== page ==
Qzuko is a brand inspired by our needs for human and ecological behavioral change, particularly in Honduras. We see in the convergence of music, physics, biology and design in musical instrument a broad intersection, a fertile ground to generate sustainable jobs, as well as protecting our cultural and natural heritage.
To that effect we only use legally and sustainably harvested woods, paid at fair prices to the communities that grow them, and our instruments are made by the “Colectivo Lutieres de Honduras “, which builds our own as well as traditional designs, and also unique instruments customized for our customers.
That is how we can offer our clients a broad spectrum of products of the highest musical, human, and ecological quality: the Qzuko, no limits! experience.
- Miguel Romero, Qzuko´s CEO, is an visual artist and luthier. He has a BFA in sculpture, anatomy drawing and art history, and an MFA in sculpture. He lived 20 years in the USA and Europe, and is Visual Arts Professor at the UNAH since 2016, where he founded the Luthierlab. Miguel enjoys creating traditional and experimental instruments with a strong ecological tendency. He has made ukuleles, didley bows, dulcimers, and is currently making his first 2 baroque guitars.
- Erwin Onevis Vasquez (CBO) is a multidisciplinary engineer, and mathematician with a great inclination for music, photography, and the dramatic arts. I firmly believe that imagination is the most powerful glue between reality and dreams, that dreams are the sustenance of life and that life is a sigh, for that reason we are called to shine, to leave our mark on the firmament.
brothers José Miguel (CIO) and Douglas Nehemias Varela (COO) are
profesional luthiers and musicians. José Miguel is a classical violinist, and
Douglas is a jazz guitarist. They make ukuleles, kalimbas, dulcimers and semi-hollow
archtop guitars. Currently they are making their first series of electrical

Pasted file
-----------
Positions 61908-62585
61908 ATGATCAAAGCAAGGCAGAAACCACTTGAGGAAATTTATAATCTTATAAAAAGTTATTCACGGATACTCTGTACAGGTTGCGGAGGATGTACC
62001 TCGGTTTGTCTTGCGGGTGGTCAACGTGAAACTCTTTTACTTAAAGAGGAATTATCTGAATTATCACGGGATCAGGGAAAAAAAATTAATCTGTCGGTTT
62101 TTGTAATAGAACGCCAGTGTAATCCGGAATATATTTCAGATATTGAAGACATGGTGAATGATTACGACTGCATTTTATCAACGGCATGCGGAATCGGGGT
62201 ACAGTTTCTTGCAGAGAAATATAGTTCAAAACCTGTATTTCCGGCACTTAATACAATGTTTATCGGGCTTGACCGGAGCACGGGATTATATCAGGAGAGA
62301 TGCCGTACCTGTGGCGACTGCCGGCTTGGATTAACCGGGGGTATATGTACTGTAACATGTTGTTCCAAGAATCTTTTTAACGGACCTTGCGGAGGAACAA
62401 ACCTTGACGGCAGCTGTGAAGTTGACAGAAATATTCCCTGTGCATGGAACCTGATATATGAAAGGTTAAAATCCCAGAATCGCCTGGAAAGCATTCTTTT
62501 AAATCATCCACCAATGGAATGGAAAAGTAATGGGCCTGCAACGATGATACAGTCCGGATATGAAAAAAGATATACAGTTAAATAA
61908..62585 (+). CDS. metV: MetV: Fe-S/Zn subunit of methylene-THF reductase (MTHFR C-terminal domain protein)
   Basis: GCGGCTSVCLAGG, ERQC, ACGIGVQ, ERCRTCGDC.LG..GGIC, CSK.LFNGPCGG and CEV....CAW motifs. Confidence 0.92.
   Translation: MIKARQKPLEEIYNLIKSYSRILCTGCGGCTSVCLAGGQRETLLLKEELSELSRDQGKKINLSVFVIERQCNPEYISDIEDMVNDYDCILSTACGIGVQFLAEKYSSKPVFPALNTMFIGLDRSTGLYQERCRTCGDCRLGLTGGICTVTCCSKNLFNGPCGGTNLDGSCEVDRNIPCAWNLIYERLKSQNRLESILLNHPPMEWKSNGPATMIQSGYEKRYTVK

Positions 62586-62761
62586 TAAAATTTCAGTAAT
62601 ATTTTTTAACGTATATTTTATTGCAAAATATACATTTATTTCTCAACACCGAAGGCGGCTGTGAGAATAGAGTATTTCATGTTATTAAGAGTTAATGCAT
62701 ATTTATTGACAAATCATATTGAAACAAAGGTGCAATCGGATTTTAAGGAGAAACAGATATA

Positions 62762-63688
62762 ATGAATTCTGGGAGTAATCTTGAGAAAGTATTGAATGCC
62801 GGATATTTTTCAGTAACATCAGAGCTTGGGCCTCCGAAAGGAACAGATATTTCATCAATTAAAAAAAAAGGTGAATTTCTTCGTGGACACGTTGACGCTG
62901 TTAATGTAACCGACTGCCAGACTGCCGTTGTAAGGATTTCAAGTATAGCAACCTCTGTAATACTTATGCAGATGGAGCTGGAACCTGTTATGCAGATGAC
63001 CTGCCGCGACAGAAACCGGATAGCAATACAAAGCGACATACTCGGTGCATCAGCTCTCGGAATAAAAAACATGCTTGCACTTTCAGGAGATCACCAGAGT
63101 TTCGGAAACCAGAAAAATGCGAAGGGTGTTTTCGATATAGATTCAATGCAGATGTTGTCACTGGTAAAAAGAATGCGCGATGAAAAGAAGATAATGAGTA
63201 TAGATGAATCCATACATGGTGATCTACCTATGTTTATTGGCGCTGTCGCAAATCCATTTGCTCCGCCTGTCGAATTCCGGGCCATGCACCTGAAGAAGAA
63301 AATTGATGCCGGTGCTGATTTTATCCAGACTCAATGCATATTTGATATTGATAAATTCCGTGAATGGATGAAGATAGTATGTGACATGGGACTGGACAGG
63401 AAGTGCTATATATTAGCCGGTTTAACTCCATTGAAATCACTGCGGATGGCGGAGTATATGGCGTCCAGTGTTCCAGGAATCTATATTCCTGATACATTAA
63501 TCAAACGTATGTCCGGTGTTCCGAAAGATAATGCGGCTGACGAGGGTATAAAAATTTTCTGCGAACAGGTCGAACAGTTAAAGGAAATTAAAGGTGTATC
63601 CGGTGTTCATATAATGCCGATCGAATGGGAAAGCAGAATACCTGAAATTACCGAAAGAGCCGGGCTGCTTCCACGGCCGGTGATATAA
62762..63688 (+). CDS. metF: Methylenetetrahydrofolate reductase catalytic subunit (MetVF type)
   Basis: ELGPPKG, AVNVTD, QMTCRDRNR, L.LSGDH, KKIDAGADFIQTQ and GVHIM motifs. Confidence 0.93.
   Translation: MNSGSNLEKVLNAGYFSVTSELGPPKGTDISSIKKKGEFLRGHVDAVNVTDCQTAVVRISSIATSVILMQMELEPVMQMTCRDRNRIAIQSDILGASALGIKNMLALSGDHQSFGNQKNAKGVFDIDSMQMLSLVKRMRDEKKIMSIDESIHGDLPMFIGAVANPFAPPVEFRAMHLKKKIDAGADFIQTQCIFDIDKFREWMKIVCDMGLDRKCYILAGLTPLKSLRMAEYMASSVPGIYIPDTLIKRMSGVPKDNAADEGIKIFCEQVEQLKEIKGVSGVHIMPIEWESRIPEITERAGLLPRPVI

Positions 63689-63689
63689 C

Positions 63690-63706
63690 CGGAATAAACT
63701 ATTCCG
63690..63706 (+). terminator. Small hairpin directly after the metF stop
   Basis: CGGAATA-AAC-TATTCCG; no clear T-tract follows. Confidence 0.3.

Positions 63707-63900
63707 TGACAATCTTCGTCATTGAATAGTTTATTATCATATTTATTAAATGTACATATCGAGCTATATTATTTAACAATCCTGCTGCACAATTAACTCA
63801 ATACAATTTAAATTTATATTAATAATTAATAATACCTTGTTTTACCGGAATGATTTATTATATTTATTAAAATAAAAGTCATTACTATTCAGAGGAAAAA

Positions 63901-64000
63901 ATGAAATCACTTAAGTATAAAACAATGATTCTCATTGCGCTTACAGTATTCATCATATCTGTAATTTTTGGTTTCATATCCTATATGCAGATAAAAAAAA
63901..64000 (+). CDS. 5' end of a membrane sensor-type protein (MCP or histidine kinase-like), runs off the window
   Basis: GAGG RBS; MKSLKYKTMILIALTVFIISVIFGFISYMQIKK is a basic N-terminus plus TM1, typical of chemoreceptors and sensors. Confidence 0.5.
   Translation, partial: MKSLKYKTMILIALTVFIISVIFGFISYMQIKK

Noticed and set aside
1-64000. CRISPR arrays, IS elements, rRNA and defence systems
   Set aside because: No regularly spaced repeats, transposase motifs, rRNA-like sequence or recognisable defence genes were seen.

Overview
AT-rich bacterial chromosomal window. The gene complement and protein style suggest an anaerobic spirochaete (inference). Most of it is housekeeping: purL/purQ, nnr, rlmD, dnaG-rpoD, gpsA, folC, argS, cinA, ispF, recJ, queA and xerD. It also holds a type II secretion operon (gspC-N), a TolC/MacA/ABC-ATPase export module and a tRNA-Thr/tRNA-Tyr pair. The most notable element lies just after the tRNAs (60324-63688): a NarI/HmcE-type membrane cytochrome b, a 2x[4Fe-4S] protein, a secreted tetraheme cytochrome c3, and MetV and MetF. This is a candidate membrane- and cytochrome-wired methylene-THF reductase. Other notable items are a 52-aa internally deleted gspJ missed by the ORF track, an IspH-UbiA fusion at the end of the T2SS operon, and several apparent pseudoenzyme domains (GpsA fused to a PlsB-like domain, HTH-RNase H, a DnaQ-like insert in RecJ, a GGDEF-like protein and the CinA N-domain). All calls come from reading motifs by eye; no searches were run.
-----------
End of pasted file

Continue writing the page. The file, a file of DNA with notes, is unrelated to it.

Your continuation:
bases, and in 2022 they are planning to make their first series of acoustic
guitars under Qzuko´s own label.
- Jacob Marchlewski began making instruments when he was 15—his first was a electric bass he made with his Father. Since that very first instrument, you can see the characteristics of his artistic career: innovative solution of technical problems, an exquisite aesthetic, and a profound erudition and respect for the different musical traditions his instruments stem from. This erudition includes the repais, reconstruction, and making of famous musical instrument brands such as: Gibson, Taylor, Martin, Fender, and others. Now, 25 years after having made his first bases and guitars, he teaches lutherie in Honduras through his ONG “Instruments of Change”.
- Efraín Cruz began making guitars in 1984 through World Vision, and then continued making guitars under Wyatt Sutton. He and his son Fernando Cruz founded Guitarras Cruz and are working on their new series of instruments in collaboration with Instruments of Change and Qzuko. They make classical guitars, requintos, and acoustic guitars.
- Emilio Lanza is a multidisciplinary artista. He is a graduate of the UNAH´s architecture program, as well as a painter, poet, music aficionado, teacher, and youtuber. He collaborates with NGOs and several cultural projects. In regards to instrument making, he likes making uncommon ones, and making them with lots of personalized details. He has made kalimbas, lyre harps, peruvian cajones, carambas, tongue drums, venezuelan cuatros, neo-renaissance guitars, and ronrocos. He developed an instrument of his own using jícaro gourds that he has named a “Tres Hondureño”.
- Will Mancia Toro has been making string instruments since 2013, and building in collaboration with master luthier. Jacob Marchlewsk´s Instruments of Change since 2019. He ist he founder of the brand Toro Guitars, which is inspired in the rich variety of Honduran woods. He has built dulcimers, ukuleles, acoustic, and classical guitars.